Commentators readily identify the negative consequences associated with overcriminalization. Yet it is not always obvious when a proposed law might have that result. One predictive method that can be used during the legislative process is to define "overcriminalization" in a way that identifies a proposed criminal statute as problematic.  As a starting point in devising a definition, I suggest that a law overcriminalizes when the costs of treating conduct as a crime exceed the benefits of the new crime. Working within the consequentialist construct, the new criminal copyright infringement law is used to illustrate how a cost-benefit methodology might work. The analysis indicates that the costs of imposing criminal punishment on copyright infringers may exceed its benefits.  Although this type of cost-benefit analysis necessarily involves weighing incommensurable factors, the proposed definition merits further attention and refinement. Considering the full effects of a proposed law acknowledges that criminal laws impose costs beyond the expenses of enforcement, incarceration, and lost income. The cost-benefit screening device makes the process of criminalizing conduct more transparent. Another advantage is that resulting laws are likely to be tailored to the specific harm that Congress seeks to prevent. In identifying a range of considerations that might otherwise escape attention, the definitional strategy may also result in less reliance on criminal law, thus avoiding overcriminalization.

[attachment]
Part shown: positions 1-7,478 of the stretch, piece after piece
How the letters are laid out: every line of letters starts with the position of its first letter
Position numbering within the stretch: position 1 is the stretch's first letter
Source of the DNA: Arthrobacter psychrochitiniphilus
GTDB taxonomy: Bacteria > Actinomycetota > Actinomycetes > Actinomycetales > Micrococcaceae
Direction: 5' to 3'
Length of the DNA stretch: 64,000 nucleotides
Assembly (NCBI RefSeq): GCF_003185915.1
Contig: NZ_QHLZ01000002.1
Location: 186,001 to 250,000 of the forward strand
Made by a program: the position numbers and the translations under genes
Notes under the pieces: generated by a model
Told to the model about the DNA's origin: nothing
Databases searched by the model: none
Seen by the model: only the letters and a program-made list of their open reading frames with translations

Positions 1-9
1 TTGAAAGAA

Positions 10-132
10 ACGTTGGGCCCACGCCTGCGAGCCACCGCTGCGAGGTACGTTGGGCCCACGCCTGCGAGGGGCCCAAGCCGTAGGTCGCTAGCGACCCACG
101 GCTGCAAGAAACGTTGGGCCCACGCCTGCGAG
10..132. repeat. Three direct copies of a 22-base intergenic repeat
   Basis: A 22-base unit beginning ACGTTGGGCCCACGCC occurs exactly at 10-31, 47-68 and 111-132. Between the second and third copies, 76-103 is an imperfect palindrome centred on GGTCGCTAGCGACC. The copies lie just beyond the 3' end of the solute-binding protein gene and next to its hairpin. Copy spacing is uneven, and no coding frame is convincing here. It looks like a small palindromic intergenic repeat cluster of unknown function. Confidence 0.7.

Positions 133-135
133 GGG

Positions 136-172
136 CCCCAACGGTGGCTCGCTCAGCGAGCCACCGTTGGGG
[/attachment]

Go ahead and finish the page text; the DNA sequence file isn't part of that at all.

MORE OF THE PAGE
Obtain the paper here.  [Mark Godsey]

June 1, 2005 in Scholarship | Permalink | TrackBack (0)

Beware of Digital Evidence

Scott Christianson, author of Innocent: Inside Wrongful Conviction Cases, warns about the dangers of relying on digital evidence. [Jack Chin]

June 1, 2005 in Technology | Permalink | TrackBack (0)

A Texas DNA Exoneration

Story here. [Jack Chin]

June 1, 2005 in Exoneration Innocence Accuracy | Permalink | TrackBack (0)